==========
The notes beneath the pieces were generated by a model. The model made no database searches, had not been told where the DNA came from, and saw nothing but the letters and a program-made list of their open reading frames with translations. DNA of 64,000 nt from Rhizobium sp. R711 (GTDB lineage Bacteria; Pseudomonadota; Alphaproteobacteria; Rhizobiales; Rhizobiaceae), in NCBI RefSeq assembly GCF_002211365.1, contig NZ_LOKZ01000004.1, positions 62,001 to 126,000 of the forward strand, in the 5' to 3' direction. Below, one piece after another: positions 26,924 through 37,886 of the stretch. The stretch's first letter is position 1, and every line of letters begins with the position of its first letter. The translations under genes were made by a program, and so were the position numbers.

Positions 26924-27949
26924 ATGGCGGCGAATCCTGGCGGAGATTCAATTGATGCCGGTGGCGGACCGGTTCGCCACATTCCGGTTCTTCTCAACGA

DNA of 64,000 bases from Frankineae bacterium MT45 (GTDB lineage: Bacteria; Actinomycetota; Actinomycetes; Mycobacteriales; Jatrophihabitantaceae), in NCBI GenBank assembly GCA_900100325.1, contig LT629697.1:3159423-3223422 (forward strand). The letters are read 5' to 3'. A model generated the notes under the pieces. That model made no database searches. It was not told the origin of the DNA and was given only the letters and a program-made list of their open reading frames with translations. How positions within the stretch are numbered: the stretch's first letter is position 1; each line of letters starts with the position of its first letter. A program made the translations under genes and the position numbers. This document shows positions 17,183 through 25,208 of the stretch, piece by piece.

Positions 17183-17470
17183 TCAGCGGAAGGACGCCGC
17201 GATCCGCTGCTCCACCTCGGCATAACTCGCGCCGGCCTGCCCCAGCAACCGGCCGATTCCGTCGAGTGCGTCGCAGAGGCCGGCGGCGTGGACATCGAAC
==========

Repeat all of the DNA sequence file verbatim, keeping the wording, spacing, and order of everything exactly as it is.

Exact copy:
The notes beneath the pieces were generated by a model. The model made no database searches, had not been told where the DNA came from, and saw nothing but the letters and a program-made list of their open reading frames with translations. DNA of 64,000 nt from Rhizobium sp. R711 (GTDB lineage Bacteria; Pseudomonadota; Alphaproteobacteria; Rhizobiales; Rhizobiaceae), in NCBI RefSeq assembly GCF_002211365.1, contig NZ_LOKZ01000004.1, positions 62,001 to 126,000 of the forward strand, in the 5' to 3' direction. Below, one piece after another: positions 26,924 through 37,886 of the stretch. The stretch's first letter is position 1, and every line of letters begins with the position of its first letter. The translations under genes were made by a program, and so were the position numbers.

Positions 26924-27949
26924 ATGGCGGCGAATCCTGGCGGAGATTCAATTGATGCCGGTGGCGGACCGGTTCGCCACATTCCGGTTCTTCTCAACGA

DNA of 64,000 bases from Frankineae bacterium MT45 (GTDB lineage: Bacteria; Actinomycetota; Actinomycetes; Mycobacteriales; Jatrophihabitantaceae), in NCBI GenBank assembly GCA_900100325.1, contig LT629697.1:3159423-3223422 (forward strand). The letters are read 5' to 3'. A model generated the notes under the pieces. That model made no database searches. It was not told the origin of the DNA and was given only the letters and a program-made list of their open reading frames with translations. How positions within the stretch are numbered: the stretch's first letter is position 1; each line of letters starts with the position of its first letter. A program made the translations under genes and the position numbers. This document shows positions 17,183 through 25,208 of the stretch, piece by piece.

Positions 17183-17470
17183 TCAGCGGAAGGACGCCGC
17201 GATCCGCTGCTCCACCTCGGCATAACTCGCGCCGGCCTGCCCCAGCAACCGGCCGATTCCGTCGAGTGCGTCGCAGAGGCCGGCGGCGTGGACATCGAAC